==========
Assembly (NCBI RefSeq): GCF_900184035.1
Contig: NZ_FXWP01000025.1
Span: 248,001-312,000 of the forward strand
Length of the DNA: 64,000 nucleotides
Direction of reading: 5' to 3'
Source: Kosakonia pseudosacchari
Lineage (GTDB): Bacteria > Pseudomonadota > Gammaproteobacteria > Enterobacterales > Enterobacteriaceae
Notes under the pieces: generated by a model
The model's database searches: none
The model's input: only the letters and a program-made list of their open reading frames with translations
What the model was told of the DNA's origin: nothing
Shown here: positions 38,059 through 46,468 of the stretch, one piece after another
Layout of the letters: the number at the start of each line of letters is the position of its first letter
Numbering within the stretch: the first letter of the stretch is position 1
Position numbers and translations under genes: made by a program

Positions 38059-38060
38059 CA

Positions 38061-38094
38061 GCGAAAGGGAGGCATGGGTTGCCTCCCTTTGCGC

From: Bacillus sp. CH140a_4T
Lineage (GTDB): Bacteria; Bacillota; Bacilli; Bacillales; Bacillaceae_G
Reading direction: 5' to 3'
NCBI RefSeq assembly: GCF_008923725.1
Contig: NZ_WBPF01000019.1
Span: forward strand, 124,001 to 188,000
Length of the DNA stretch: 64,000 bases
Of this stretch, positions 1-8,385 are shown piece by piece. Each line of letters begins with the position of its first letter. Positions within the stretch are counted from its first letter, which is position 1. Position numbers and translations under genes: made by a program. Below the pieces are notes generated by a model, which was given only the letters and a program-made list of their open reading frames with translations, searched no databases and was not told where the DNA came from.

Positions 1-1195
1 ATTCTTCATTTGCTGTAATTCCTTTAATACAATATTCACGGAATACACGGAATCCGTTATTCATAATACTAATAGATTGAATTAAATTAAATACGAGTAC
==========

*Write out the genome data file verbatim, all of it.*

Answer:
Assembly (NCBI RefSeq): GCF_900184035.1
Contig: NZ_FXWP01000025.1
Span: 248,001-312,000 of the forward strand
Length of the DNA: 64,000 nucleotides
Direction of reading: 5' to 3'
Source: Kosakonia pseudosacchari
Lineage (GTDB): Bacteria > Pseudomonadota > Gammaproteobacteria > Enterobacterales > Enterobacteriaceae
Notes under the pieces: generated by a model
The model's database searches: none
The model's input: only the letters and a program-made list of their open reading frames with translations
What the model was told of the DNA's origin: nothing
Shown here: positions 38,059 through 46,468 of the stretch, one piece after another
Layout of the letters: the number at the start of each line of letters is the position of its first letter
Numbering within the stretch: the first letter of the stretch is position 1
Position numbers and translations under genes: made by a program

Positions 38059-38060
38059 CA

Positions 38061-38094
38061 GCGAAAGGGAGGCATGGGTTGCCTCCCTTTGCGC

From: Bacillus sp. CH140a_4T
Lineage (GTDB): Bacteria; Bacillota; Bacilli; Bacillales; Bacillaceae_G
Reading direction: 5' to 3'
NCBI RefSeq assembly: GCF_008923725.1
Contig: NZ_WBPF01000019.1
Span: forward strand, 124,001 to 188,000
Length of the DNA stretch: 64,000 bases
Of this stretch, positions 1-8,385 are shown piece by piece. Each line of letters begins with the position of its first letter. Positions within the stretch are counted from its first letter, which is position 1. Position numbers and translations under genes: made by a program. Below the pieces are notes generated by a model, which was given only the letters and a program-made list of their open reading frames with translations, searched no databases and was not told where the DNA came from.

Positions 1-1195
1 ATTCTTCATTTGCTGTAATTCCTTTAATACAATATTCACGGAATACACGGAATCCGTTATTCATAATACTAATAGATTGAATTAAATTAAATACGAGTAC